International group calls for the government's renewed commitment for improved disaster risk reduction program
With the number of disasters that have hit the country over the past years--devastating huge infrastructures and claiming countless human lives-- there is a need for the government to reassess its disaster risk reduction and climate change adaptation measures and improve its disaster response system/mechanism.
This call was made by theUnited Nations International Strategy for Disaster Reduction (UNISDR) through Senator Loren Legarda, UNISDRRegional Champion for Disaster Risk Reduction and Climate Change Adaptation for Asia-Pacific during the launch of the Global Assessment Report (GAR) on Disaster Risk Reduction held on July 26 at the Philippine Senate in Pasay City .
With the key findings of GAR showing the trend of disaster risk increasing rapidly over the years, the Philippines, together with other disaster-prone and vulnerable countries, has to "strengthen its disaster management as well as climate change adaptation programs in order for the country to achieve its development goals", Legarda said.
Presenting the findings of the report, coordinating lead author of GAR 2011 Andrew Maskrey said that in 21 countries, facilities destroyed have increased ten times with more public development projects like school buildings, health facilities, roads, water and sanitation systems seeing destruction brought about by disasters and the lack of effective disaster risk reduction programs by countries especially the low-income ones.
Maskrey also said that while the number of natural disasters has not changed over the years, the losses caused by these disasters have increased in such high levels that have affected economies worldwide.
"The Philippines ranked fifth in terms of number of people exposed to risk, eighth in disaster incidence and human impact, and tenth in terms of gross domestic product (GDP) or economy at risk come disasters/calamities," Maskrey added, citing a 2009 UN report.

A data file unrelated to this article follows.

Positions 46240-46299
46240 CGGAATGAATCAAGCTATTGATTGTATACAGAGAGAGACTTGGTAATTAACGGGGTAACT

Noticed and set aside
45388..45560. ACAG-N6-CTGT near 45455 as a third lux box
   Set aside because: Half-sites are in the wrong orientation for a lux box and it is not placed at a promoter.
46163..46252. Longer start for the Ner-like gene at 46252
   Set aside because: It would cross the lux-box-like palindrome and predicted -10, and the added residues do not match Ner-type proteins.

By GDP, Maskrey explained that in disasters, the "economic aspect" is the more pressing concern as it is "affected by urban systems loss (like electricity, transportation, communication, banking, technology, connectivity) that could lead to the loss of economic assets as well as public infrastructures."
Thus, the call by Legarda, together with the UNISDR, to reduce vulnerability, come up with better planning for disaster risk reduction and climate change adaptation, and reform risk governance was made in front of members of Congress, local government and civil society leaders, and members of media during the launch.
The GAR entitled Revealing Risk, Redefining Development is a biennial global assessment of disaster risk reduction and a comprehensive review and analysis of the natural hazards affecting humanity.
The GAR 2011 reviews how governments, including the Philippines and 129 others, are scaling up disaster risk management by adapting development instruments, such as national planning, public investment systems, and social protection mechanisms. The target is to have reduced disaster-caused losses by 2015.